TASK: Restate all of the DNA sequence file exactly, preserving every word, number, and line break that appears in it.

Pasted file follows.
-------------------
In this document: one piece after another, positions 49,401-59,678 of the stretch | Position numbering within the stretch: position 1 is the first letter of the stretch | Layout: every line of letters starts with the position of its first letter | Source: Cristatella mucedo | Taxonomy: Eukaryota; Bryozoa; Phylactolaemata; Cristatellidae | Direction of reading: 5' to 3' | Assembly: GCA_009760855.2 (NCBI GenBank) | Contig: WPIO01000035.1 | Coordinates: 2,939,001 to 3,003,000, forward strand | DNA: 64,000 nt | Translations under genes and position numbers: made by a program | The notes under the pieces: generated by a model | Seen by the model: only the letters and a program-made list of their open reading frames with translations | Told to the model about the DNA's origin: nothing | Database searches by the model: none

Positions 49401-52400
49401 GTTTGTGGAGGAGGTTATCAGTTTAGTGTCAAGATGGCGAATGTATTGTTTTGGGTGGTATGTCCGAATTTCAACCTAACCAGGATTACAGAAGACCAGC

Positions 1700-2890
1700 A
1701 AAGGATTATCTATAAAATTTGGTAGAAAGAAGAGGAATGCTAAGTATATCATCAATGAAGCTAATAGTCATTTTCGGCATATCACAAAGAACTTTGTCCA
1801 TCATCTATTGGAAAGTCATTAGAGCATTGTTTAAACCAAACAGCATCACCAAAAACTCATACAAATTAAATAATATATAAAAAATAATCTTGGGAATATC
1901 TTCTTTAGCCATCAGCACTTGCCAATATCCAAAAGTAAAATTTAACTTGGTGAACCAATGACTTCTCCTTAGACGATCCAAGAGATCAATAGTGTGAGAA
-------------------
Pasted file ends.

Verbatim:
In this document: one piece after another, positions 49,401-59,678 of the stretch | Position numbering within the stretch: position 1 is the first letter of the stretch | Layout: every line of letters starts with the position of its first letter | Source: Cristatella mucedo | Taxonomy: Eukaryota; Bryozoa; Phylactolaemata; Cristatellidae | Direction of reading: 5' to 3' | Assembly: GCA_009760855.2 (NCBI GenBank) | Contig: WPIO01000035.1 | Coordinates: 2,939,001 to 3,003,000, forward strand | DNA: 64,000 nt | Translations under genes and position numbers: made by a program | The notes under the pieces: generated by a model | Seen by the model: only the letters and a program-made list of their open reading frames with translations | Told to the model about the DNA's origin: nothing | Database searches by the model: none

Positions 49401-52400
49401 GTTTGTGGAGGAGGTTATCAGTTTAGTGTCAAGATGGCGAATGTATTGTTTTGGGTGGTATGTCCGAATTTCAACCTAACCAGGATTACAGAAGACCAGC

Positions 1700-2890
1700 A
1701 AAGGATTATCTATAAAATTTGGTAGAAAGAAGAGGAATGCTAAGTATATCATCAATGAAGCTAATAGTCATTTTCGGCATATCACAAAGAACTTTGTCCA
1801 TCATCTATTGGAAAGTCATTAGAGCATTGTTTAAACCAAACAGCATCACCAAAAACTCATACAAATTAAATAATATATAAAAAATAATCTTGGGAATATC
1901 TTCTTTAGCCATCAGCACTTGCCAATATCCAAAAGTAAAATTTAACTTGGTGAACCAATGACTTCTCCTTAGACGATCCAAGAGATCAATAGTGTGAGAA